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Old 09-30-13, 07:23 PM   #51
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I don't have these calipers, but I've been thinking about them. I haven't read the installation sheets either.

So take this as speculative.

From what I've seen in the sales material, the calipers are compatible with both older (flying shift cable) Shimano levers and newer (9000/7900/6800/6700/5700 under the bartape shift cables) Shimano levers.

These two lever types have two different cable pull ratios. From what I've read, the TRP HY/RD accomplishes compatibility with either lever by means of having two different cable anchor points. Your experience sounds very much like using newer levers with the older brake anchor point. (Done the opposite way--older levers, newer brake anchor point--should fling you right off the bike with a light squeeze.)

Again, don't consider this authoritative.

I don't own them and am going only by the sales material I've seen. But it's something worth looking into, at least so that you can check it off the list.
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Old 09-30-13, 10:13 PM   #52
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These two lever types have two different cable pull ratios. From what I've read, the TRP HY/RD accomplishes compatibility with either lever by means of having two different cable anchor points. Your experience sounds very much like using newer levers with the older brake anchor point. (Done the opposite way--older levers, newer brake anchor point--should fling you right off the bike with a light squeeze.)
Well, I do have the newer Shimano levers (4600-series Tiagra), but I just looked at the anchor bolts and it isn't obvious to me what I could do differently. I assume it's something like the hubbub trick used on rear derailleurs, but it isn't clear to me which way would improve things and I can't find any specific information.
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Old 10-01-13, 03:40 AM   #53
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Well, I do have the newer Shimano levers (4600-series Tiagra), but I just looked at the anchor bolts and it isn't obvious to me what I could do differently. I assume it's something like the hubbub trick used on rear derailleurs, but it isn't clear to me which way would improve things and I can't find any specific information.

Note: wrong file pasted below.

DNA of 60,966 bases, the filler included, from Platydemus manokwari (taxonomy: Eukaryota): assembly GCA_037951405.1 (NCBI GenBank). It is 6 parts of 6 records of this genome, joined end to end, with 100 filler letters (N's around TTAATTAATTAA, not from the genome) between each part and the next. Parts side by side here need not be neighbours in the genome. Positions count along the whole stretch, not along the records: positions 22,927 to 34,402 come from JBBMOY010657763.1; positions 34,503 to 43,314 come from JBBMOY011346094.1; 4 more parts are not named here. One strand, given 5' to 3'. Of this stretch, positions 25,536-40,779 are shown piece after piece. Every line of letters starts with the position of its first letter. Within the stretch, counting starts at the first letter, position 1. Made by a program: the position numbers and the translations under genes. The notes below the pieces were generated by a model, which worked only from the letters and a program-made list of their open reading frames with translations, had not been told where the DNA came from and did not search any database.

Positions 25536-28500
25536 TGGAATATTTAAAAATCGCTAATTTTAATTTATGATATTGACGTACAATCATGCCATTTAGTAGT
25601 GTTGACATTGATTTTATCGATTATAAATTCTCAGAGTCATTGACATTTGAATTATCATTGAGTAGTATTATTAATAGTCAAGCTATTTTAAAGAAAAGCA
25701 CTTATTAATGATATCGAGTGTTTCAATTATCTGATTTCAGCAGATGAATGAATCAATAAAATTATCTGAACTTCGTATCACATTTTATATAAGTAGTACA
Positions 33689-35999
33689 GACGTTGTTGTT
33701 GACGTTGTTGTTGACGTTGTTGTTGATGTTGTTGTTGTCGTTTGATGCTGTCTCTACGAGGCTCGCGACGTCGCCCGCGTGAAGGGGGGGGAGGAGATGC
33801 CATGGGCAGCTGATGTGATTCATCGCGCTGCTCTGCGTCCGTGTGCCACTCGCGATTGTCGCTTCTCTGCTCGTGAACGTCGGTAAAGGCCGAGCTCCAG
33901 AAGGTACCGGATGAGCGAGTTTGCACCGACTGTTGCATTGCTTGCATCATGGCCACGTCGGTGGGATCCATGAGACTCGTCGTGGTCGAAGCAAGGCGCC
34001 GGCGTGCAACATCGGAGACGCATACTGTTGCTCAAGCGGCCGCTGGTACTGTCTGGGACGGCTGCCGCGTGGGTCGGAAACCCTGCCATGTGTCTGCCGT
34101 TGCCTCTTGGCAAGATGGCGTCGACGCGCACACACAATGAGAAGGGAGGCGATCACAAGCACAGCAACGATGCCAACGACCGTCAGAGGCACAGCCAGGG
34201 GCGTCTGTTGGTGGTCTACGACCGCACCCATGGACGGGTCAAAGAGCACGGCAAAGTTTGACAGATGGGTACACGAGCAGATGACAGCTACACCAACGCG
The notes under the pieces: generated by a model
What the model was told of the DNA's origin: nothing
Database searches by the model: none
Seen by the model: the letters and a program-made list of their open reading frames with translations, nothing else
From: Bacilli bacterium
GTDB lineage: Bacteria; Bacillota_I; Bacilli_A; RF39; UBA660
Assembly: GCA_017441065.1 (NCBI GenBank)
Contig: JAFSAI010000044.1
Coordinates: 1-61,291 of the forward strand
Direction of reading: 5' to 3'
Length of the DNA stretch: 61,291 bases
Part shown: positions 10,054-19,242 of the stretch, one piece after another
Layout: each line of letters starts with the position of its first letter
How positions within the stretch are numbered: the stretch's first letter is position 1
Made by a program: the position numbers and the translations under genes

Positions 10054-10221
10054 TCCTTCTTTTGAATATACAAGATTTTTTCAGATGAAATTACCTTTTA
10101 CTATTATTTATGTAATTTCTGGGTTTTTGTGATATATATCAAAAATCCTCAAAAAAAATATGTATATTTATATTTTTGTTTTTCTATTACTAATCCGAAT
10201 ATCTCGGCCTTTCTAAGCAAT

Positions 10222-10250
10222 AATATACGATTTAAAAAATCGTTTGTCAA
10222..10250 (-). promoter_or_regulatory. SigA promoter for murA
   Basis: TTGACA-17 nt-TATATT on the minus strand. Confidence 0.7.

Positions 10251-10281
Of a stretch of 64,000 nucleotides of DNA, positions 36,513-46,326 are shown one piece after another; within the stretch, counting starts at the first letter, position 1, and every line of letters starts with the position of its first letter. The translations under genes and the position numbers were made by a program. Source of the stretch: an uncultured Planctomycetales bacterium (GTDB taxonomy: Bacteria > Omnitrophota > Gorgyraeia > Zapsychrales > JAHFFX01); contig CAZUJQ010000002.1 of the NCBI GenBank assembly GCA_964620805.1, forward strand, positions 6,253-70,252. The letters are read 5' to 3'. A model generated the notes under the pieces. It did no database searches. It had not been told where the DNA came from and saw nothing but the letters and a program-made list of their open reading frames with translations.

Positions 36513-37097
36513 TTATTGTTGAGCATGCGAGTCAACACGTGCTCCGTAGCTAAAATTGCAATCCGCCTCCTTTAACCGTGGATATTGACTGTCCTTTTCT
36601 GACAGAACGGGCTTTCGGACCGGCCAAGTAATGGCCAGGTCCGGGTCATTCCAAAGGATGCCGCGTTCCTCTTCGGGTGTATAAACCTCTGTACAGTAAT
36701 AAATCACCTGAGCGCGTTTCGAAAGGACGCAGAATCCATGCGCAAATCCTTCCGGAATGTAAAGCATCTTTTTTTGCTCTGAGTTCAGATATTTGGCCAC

Your 4600s may be recently manufactured and purchased, but they are still the older design, using the "flying" shift cables rather than running the shift cables under the bar tape.

IME with dual-pivot road brakes, calipers designed for either cable pull work well. The newer calipers (when used with older-style levers) just require less squeeze.

So what I speculated on in my post above does not apply.

I've since reviewed the installation sheet, the technical bulletin, and the installation video. None of them make any mention of how compatibility with the different leers is achieved. I wish I could remember where I saw mention of it.

Hey look! Wild geese!

Meanwhile, thank you for taking the bleeding edge position on this, and reporting your experience.

Edit: Found it!

Quote:
Cable fixing position options optimize performance with 2.0 or 2.5 ratio levers -- Universal Cycles, product details, TRP HY/RD
Doesn't say what those positions are, and frankly, since the manufacturer makes no mention of them, I'd want additional citations before completely trusting this one. But at least I know I wasn't hallucinating.

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Old 10-01-13, 09:16 AM   #54
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Your 4600s may be recently manufactured and purchased, but they are still the older design, using the "flying" shift cables rather than running the shift cables under the bar tape.
Yeah, I know they have the old shift cable routing, but I could have sworn I read somewhere that they had the new brake cable pull ratio. I can't find it now and I'm starting to think I misinterpreted something. Shimano barely has any info about the 4600 stuff on their website.
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Old 10-03-13, 11:34 AM   #55